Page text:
Front cover of ‘Dark Black Makeup’
by Ed Biggs
We’ve been keeping an eye on the brothers Radke for a couple of years now. Going under the sort-of-family-band name of Radkey, their 2013 EPs Cat & Mouse and Devil Fruit were short, sharp blasts of retro garage punk, and their ferocious yet disciplined live act has been seen on the likes of ‘Later… with Jools Holland’. Following extensive touring throughout 2014, the trio began work on their debut album Dark Black Makeup at the end of last year, which they’re at last (after more than two years!) prepared to unleash upon a waiting world more in need of rock ‘n’ roll thrills than ever. With only a couple of caveats, it’s a success story that sees them deliver upon their early promise with thirteen slices of garage rock fun in 40 minutes that makes you want to mosh and mope in equal measure.
Radkey’s success is not just down to the songs – almost all of which show creativity and knowledge – but to Ross Orton’s full-on, physical production that leaps out of the speakers and demands to be listened to. Dee Radke’s theatrical baritone comes across just as effectively as it does live (where he glimpses up at you from behind his curtain of dreadlocks). “Kids these days, they want it all” the teenaged singer intones semi-ironically on the title track opener, which comes across as a combination of American pysch and The Fratellis’ ‘Chelsea Dagger’. The rest of Dark Black Makeup continues very much in the same vein, with the three brothers loading and re-firing their musical cannon with the same ammunition again and again. The onslaught continues with the White Stripes / Black Keys minimal ingredients-maximum sound formula, with ‘Romance Dawn’, ‘Sank’ and ‘Parade It’ being the highlights.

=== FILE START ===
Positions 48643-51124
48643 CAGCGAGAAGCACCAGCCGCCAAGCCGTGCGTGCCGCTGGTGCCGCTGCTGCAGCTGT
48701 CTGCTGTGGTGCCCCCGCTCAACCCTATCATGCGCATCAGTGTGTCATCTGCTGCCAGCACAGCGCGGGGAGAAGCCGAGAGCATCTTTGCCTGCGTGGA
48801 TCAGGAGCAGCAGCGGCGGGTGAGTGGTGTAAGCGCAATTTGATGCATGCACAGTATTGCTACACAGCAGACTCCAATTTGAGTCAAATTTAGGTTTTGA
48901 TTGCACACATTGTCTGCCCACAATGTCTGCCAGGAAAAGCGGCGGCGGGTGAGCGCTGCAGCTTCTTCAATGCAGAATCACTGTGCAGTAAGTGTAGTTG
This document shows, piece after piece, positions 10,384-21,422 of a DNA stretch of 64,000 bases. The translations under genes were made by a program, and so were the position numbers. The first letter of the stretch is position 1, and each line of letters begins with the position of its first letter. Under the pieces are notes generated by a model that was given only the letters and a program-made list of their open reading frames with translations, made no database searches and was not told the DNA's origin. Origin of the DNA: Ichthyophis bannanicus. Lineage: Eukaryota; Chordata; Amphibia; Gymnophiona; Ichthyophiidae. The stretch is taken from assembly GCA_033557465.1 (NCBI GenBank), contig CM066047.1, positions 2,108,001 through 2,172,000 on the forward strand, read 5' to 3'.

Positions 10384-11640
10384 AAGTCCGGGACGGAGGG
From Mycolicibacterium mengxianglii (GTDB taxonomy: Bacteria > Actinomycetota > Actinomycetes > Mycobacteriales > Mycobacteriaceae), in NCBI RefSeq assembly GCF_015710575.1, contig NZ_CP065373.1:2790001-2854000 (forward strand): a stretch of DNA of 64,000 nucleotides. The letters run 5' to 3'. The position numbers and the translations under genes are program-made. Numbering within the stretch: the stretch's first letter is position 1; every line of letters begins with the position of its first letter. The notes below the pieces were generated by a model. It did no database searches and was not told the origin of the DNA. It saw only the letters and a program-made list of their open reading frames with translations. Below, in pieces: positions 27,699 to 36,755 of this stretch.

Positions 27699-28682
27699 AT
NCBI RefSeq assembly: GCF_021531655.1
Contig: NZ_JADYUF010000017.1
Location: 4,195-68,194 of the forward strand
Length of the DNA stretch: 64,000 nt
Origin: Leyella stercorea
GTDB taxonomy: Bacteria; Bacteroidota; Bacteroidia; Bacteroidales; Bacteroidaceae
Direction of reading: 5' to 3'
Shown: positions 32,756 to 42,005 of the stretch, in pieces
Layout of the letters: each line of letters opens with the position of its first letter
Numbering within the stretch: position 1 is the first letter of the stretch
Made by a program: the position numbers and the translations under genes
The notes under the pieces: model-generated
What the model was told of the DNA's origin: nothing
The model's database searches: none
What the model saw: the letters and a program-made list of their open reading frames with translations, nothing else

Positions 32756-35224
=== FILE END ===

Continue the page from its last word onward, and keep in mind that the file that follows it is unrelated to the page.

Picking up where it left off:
Recent single ‘Le Song’ is enjoyably snotty and sees them do fast-paced thrashing just as well as the slower, moody tracks with evil stares. ‘Song Of Solomon’ sees them hint at generational frustration with Dee groaning “never gonna be a millionaire” alongside more well-worn self-loathing horror punk tropes like “I’m a selfish asshole / I’m the one that’s causing all your stress”. In this respect, Radkey may not be the most original, but this is a debut that promises evolution in the future and they’re much more capable than similar bands with three or four records under their belt. Plus, they’re bloody good fun.
On the downside, over the course of a full-length album, Radkey’s full-on assault can tend to sound rather bludgeoning when it’s not attached to a very strong tune – the grinding guitars of ‘Best Friends’ and ‘Evil Doer’ are really the only things going for them – but at least their sound comes from the same small, dead-end-town ennui as British counterparts like Drenge and musical ancestors Nirvana. The Radke brothers’ home-schooled teenage years makes them authentic punk outsiders, misfits with the confidence to be themselves on stage without it sounding or looking affected, studied or cynical. With Ross Orton’s help, that power has been communicated effectively onto record. Dark Black Makeup deserves to earn Radkey some much-needed mainstream exposure, hopefully with success on the scale of Royal Blood to follow. (7/10)
Tags: album, Dark Black Makeup, Dee Radke, Ed Biggs, Isaiah Radke, Radkey, review, Solomon Radke
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